1911 Encyclopædia Britannica/Abu Tammam
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Abū Tammām [Ḥabīb ibn Aus] (807-846), Arabian poet, was, like Buḥturī, of the tribe of Ṭāi (though some say he was the son of a Christian apothecary named Thaddeus, and that his genealogy was forged). He was born in Jāsim (Josem), a place to the north-east of the Sea of Tiberias or near Manbij (Hierapolis). He seems to have spent his youth in Homs, though, according to one story, he was employed during his boyhood in selling water in a mosque in Cairo. His first appearance as a poet was in Egypt, but as he failed to make a living there he went to Damascus and thence to Mosul. From this place he made a visit to the governor of Armenia, who awarded him richly. After 833 he lived mostly in Bagdad, at the court of the caliph Mo‛tasim. From Bagdad he visited Khorassan, where he enjoyed the favour of ‛Abdallah ibn Ṭāhir. About 845 he was in Ma‛arrat un-Nu‛mān, where he met Buḥturī. He died in Mosul. Abu Tammām is best known in literature as the compiler of the collection of early poems known as the Hamāsa (q.v.). Two other collections of a similar nature are ascribed to him. His own poems have been somewhat neglected owing to the success of his compilations, but they enjoyed great repute in his lifetime, and were distinguished for the purity of their style, the merit of the verse and the excellent manner of treating subjects. His poems (Diwān) were published in Cairo (A.D. 1875).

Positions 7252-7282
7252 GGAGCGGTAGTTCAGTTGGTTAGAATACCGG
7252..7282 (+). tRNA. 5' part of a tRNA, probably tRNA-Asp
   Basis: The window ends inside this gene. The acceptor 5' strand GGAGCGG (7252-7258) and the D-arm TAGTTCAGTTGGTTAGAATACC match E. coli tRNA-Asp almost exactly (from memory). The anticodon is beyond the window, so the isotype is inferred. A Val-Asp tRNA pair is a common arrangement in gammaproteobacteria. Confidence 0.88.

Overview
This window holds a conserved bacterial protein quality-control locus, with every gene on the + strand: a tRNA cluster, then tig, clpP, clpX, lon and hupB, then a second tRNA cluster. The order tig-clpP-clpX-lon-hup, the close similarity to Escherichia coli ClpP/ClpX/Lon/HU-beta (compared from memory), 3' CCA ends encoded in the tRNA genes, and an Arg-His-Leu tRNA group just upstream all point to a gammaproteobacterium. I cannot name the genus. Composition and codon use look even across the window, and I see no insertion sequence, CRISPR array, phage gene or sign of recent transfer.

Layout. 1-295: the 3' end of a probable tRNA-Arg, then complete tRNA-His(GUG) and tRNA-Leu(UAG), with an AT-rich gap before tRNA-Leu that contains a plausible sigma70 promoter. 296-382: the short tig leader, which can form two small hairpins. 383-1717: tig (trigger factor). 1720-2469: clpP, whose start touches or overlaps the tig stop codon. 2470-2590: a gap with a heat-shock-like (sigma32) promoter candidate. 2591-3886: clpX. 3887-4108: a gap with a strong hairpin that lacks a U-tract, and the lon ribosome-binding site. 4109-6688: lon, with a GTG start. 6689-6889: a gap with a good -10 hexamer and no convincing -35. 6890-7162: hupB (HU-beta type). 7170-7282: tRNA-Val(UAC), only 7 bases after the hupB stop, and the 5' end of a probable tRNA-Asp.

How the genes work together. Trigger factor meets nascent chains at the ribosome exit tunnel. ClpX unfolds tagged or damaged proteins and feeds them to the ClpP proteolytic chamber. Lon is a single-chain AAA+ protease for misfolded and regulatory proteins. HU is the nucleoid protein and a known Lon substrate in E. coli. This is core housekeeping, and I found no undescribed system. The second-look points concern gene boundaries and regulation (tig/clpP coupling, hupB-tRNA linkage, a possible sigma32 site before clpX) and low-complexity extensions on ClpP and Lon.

See Life in Ibn Khallikan's Biographical Dictionary, trans. by M'G. de Slane (Paris and London, 1842), vol. i. pp. 348 ff.; and in the Kitāb ul-Aghāni (Book of Songs) of Abulfaraj (Bulaq, 1869), vol. xv. pp. 100-108.